If we allow that spirit of pride into our Lenten observances, we will do more harm than good to ourselves.  It would be better not to fast, pray, and give alms than to do so in ways that lead us to worship ourselves and condemn other people.  The worst criminals have more hope for receiving God’s mercy than those who convince themselves that they are perfect, that they are so exalted that they are justified in pronouncing judgment on others.  That’s why the publican went home justified, but the Pharisee did not.

As we begin to discern how we will pray, fast, give alms, and undertake other spiritual disciplines this Lent, I hope that we will all remember that these blessed practices are wonderful teachers of humility.  It’s all too familiar for most of us.  We set out to pray and our mind wanders.  We try to fast and we immediately want to stuff ourselves with rich and delicious food.  We set out to give even a small amount to the needy or the church and are overwhelmed with our financial worries or desire to buy things we don’t really need.  We do our best to forgive, but some painful memories still come on strong.  We intend to read the Bible or help a neighbor, but end up falling prey to our old habits.

When we struggle in these ways this Lent, we should take heart, for we are in the perfect place to open ourselves to the mercy of Jesus Christ.  When we acknowledge that we are weak and self-centered, we gain at least some of the spiritual clarity of the publican who knew that he had nothing to brag about, who knew that he had failed spiritually and morally in life, who knew that his only hope was in the mercy of God who stopped at nothing to bring healing and forgiveness to sinners.   He said, “God, be merciful to me a sinner.”  This must be our constant prayer when the disciplines of Lent reveal truths about us that we don’t like, that are uncomfortable and depressing, and we are tempted simply to give up.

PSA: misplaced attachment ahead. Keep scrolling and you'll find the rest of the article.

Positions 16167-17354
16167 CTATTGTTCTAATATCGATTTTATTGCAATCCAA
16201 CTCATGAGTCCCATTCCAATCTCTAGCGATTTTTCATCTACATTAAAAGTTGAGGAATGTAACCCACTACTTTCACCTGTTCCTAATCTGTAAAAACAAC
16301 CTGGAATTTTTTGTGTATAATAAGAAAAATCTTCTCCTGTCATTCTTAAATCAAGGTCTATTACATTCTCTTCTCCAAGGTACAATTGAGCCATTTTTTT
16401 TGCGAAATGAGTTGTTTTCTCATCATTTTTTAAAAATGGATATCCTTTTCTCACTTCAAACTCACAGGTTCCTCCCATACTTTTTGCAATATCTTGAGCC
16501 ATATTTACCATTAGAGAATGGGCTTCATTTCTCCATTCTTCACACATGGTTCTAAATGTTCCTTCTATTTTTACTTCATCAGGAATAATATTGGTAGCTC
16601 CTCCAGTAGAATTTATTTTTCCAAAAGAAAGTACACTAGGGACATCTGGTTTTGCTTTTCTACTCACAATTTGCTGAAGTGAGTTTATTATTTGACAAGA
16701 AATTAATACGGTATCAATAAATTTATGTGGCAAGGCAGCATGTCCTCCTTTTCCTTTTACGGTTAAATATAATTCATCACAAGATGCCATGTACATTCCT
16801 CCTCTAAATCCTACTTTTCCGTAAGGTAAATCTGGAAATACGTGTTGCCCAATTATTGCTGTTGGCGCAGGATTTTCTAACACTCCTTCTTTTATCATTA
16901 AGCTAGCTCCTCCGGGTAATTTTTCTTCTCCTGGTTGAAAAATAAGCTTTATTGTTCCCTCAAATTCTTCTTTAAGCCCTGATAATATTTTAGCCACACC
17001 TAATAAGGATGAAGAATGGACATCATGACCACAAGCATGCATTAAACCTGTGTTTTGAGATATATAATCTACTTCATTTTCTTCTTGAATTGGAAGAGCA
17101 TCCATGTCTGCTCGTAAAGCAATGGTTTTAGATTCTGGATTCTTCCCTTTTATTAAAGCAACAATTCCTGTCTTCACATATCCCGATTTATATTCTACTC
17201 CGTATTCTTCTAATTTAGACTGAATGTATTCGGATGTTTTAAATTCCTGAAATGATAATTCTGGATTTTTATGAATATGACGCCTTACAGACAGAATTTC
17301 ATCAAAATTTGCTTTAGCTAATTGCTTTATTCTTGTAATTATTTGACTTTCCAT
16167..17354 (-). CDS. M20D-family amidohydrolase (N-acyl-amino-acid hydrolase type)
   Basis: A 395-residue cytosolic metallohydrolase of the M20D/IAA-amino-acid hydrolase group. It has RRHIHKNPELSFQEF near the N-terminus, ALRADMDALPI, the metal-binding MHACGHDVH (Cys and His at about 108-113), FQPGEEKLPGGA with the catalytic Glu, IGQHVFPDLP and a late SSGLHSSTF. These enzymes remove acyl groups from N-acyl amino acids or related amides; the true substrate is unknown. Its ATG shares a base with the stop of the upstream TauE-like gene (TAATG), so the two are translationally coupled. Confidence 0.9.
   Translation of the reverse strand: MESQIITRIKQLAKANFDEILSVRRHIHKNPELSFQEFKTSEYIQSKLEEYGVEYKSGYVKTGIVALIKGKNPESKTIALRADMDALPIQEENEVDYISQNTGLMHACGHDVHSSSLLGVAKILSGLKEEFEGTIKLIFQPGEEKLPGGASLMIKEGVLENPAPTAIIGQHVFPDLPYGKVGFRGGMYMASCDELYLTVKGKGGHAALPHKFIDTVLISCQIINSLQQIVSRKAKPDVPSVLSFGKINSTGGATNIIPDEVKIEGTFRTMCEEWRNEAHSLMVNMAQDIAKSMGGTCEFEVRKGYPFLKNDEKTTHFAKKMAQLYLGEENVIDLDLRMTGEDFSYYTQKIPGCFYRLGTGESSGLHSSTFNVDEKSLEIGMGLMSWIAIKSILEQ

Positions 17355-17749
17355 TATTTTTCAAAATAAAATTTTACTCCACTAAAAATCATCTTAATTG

Even worse, we may be tempted to the fantasy world of the Pharisee, who was blind to his own weakness, his imperfection, his sinfulness.  The sad reality is that it’s really not very hard to lie to ourselves and even to God.  It may seem easier and less painful than admitting the truth.  But the more self-righteous dishonesty we allow into our souls, the weaker and more confused we become; and the harder it is for us ever to escape from self-imposed slavery to our own lies and delusions.

The fourth-century saint Macarius was a monk in the Egyptian desert.  Satan once complained to him, “Macarius, I suffer a lot of violence from you, for I cannot overcome you.  Whatever you do, I do also.  If you fast, I eat nothing; if you keep watch, I never sleep.  There is only one way in which you surpass me:  your humility.  That is why I cannot prevail against you.”

Let us all use this Lent to grow in the one characteristic that will enable us to overcome all the temptations of evil:  humility.  Fasting, almsgiving, prayer, forgiveness, and all the other spiritual disciplines are of no use at all without it.  But with true humility, they shine brightly with the light and holiness of the Kingdom of Heaven.  Even if we are lousy at fasting, inattentive in prayer, and inept at forgiving others, there will still be hope for us in the Lord who justified a rotten, crooked tax-collector,  a man who acknowledged the sad truth about himself and called from the depths of his being for mercy.  Like him, we must humble ourselves.  Like him, we must make no excuses.  Like him, we must judge no one but ourselves.  If we do so, we—also like him—will return to our own homes justified, not by our good deeds, but by the unfathomable mercy of our Lord, God, and Savior Jesus.   May this be the outcome of our Lenten journey this year.